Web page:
HTSI editor’s letter: first, choose your cause
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Soil, greywater cycles and bagnums are not the first things that spring to mind when thinking about new luxuries. Yet all have found their way onto our pages this week, our third annual issue of “How to spend it wisely”. Sustainable living is not the sexiest of topics, and for many people the subject often throws up more objections than solutions. But that doesn’t mean we can ignore things. At the FT Business of Luxury Summit earlier this year, I was reassured by a panellist who advised consumers to pick a lane rather than trying to achieve a perfect record. Are you concerned about carbon offsetting and going local, or are you more interested in finding more humane methods of production? Do you want to stop cruelty and industrial malpractice? Or are you more invested in clean water? Trying to do everything right, she concluded, will likely end in failure. So, first, choose your cause.
One of the quickest shortcuts to a cleaner, greener lifestyle is to adopt a plant-based diet. According to the University of Oxford, cutting meat, dairy and eggs could reduce your carbon footprint from food by up to 73 per cent. I am not a vegan, nor even a vegetarian (despite my best intentions), but I am always on the lookout for good vegan dining, especially when abroad. Our “Global Guide to Great Vegan Food” is an attempt to start the conversation about where to find the most exciting plant-based menus. There will no doubt be many others, so please send your recommendations (email@example.com) and we will add to an ongoing vegan directory.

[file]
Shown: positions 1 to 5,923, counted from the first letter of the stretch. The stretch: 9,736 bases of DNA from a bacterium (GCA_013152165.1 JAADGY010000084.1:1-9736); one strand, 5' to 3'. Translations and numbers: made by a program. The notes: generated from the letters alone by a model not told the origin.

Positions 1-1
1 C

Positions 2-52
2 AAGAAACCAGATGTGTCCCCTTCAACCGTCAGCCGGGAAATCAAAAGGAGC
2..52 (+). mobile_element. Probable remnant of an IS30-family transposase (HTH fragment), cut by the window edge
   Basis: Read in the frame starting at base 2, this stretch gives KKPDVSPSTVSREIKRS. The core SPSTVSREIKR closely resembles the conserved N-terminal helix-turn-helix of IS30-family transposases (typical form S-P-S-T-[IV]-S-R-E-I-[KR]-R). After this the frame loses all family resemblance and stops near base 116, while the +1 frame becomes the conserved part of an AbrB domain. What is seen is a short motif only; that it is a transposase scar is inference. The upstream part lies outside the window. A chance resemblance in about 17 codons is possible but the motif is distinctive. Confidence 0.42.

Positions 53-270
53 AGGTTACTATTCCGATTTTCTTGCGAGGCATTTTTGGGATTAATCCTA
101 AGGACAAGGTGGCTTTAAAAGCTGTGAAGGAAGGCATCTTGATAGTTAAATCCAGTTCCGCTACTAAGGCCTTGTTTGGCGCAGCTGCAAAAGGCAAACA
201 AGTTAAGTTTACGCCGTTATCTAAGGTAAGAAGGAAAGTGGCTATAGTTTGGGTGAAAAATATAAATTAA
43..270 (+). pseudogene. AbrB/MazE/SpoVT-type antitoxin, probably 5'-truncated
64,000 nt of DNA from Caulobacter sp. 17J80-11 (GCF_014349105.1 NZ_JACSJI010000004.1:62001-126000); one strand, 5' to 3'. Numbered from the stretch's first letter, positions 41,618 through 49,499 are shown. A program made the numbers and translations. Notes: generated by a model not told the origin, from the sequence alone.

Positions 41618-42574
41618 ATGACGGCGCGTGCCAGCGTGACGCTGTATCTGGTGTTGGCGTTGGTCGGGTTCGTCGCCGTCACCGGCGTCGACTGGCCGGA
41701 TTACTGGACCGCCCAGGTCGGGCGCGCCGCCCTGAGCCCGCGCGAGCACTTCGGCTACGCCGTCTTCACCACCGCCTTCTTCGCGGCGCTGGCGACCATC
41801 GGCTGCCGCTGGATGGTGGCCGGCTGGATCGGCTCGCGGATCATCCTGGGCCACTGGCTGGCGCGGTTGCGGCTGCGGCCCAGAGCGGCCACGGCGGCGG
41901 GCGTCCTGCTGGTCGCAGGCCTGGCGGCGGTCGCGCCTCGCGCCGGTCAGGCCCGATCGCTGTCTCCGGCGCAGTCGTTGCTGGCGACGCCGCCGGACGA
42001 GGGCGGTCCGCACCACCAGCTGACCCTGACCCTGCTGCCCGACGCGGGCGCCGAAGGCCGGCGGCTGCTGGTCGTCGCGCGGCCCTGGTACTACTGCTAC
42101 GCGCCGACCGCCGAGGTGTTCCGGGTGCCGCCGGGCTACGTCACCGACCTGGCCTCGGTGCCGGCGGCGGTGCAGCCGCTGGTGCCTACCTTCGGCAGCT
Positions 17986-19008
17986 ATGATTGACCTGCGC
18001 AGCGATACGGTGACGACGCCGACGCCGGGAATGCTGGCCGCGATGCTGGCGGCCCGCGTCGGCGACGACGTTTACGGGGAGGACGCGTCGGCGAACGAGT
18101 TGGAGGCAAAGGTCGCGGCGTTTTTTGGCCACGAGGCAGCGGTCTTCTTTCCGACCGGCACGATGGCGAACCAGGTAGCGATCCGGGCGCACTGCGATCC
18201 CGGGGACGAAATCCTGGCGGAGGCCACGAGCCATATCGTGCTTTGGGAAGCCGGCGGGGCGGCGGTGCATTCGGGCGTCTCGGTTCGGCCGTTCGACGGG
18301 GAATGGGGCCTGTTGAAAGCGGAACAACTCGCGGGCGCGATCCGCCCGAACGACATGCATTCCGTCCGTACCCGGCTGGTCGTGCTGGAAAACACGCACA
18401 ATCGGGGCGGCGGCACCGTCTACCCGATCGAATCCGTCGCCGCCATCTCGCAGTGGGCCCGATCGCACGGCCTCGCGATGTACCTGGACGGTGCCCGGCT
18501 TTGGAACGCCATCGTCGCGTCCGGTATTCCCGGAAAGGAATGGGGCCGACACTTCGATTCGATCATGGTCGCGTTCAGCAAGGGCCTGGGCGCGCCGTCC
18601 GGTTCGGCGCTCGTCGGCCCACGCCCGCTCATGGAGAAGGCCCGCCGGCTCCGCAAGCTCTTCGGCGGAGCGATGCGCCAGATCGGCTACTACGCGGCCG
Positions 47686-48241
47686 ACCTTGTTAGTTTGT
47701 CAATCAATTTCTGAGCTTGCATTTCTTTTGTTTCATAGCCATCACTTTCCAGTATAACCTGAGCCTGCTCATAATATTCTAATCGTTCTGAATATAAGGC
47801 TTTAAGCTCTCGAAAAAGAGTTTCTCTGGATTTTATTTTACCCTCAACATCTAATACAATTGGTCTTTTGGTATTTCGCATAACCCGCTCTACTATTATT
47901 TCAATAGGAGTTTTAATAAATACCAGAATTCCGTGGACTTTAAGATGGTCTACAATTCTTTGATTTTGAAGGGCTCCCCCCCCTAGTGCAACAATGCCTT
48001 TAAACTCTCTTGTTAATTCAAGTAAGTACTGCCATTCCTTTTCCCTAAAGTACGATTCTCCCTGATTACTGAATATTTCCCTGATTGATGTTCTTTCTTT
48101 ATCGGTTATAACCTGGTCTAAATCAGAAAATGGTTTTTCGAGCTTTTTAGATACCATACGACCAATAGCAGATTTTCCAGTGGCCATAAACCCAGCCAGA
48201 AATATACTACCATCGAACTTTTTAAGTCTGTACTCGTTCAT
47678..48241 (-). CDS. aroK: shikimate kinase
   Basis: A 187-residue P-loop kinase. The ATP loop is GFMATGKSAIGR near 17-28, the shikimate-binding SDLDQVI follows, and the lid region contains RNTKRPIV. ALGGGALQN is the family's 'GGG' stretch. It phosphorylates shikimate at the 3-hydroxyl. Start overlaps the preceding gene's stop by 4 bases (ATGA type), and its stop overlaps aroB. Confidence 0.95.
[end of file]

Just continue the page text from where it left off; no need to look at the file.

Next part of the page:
Shopping for sustainable clothes is also a bit of a minefield. Our fashion shoot on Burgh Island in Devon meant sourcing from brands working with recycled, upcycled and deadstock materials. Again, sustainable choices are predicated on the different concerns of individual consumers. For some this can mean local manufacturers and small supply chains. For others, no plastics or no animal products. Personally, I’m not keen on wearing clothes sewn by a child working unconscionable hours in a dangerous environment. For this shoot, we focused on a range of brands with different objectives, but all aiming to produce wares one can buy with good conscience.
I’m also keen to investigate the Hydraloop, as mentioned in this week’s green gadget round-up for Technopolis. A greywater management system that the World Intellectual Property Organization has recognised as a valuable tool to reduce water consumption, the Hydraloop will save up to 45 per cent of mains water consumption, reduce sewage emissions by up to 45 per cent and reduce your overall energy usage by around 400kWh per year on average.
Olafur Eliasson is also trying to refocus our attention on the environment, though his contribution is rather less prosaic. Anyone who has stood under his Weather Project, the vast sun which once dominated Tate Modern, or seen the sparkling windows of the concert hall in Reykjavik will appreciate Eliasson’s genius for eliciting from the man-made the same emotions we experience before a natural wonder. And it’s a reaction he hopes can shift our perspective on the world, which he continues to “sculpt” with his projects. Gisela Williams visits the artist in Berlin shortly before his next exhibition, a dazzling immersive work that will use kaleidoscopics.
For some, however, spending it wisely simply means seeing a sweet return on an investment. A keen observer of the market for vintage watches, Nick Foulkes has identified the most in-demand dealers in the business. For those who dream of owning a Rolex Submariner with original radium, or the grail-like Patek Philippe 1518 (and who, quite frankly, wouldn’t, considering some early models now fetch many, many millions of pounds?), make a note. These men, for it is all men in this instance, have got all the time you need.
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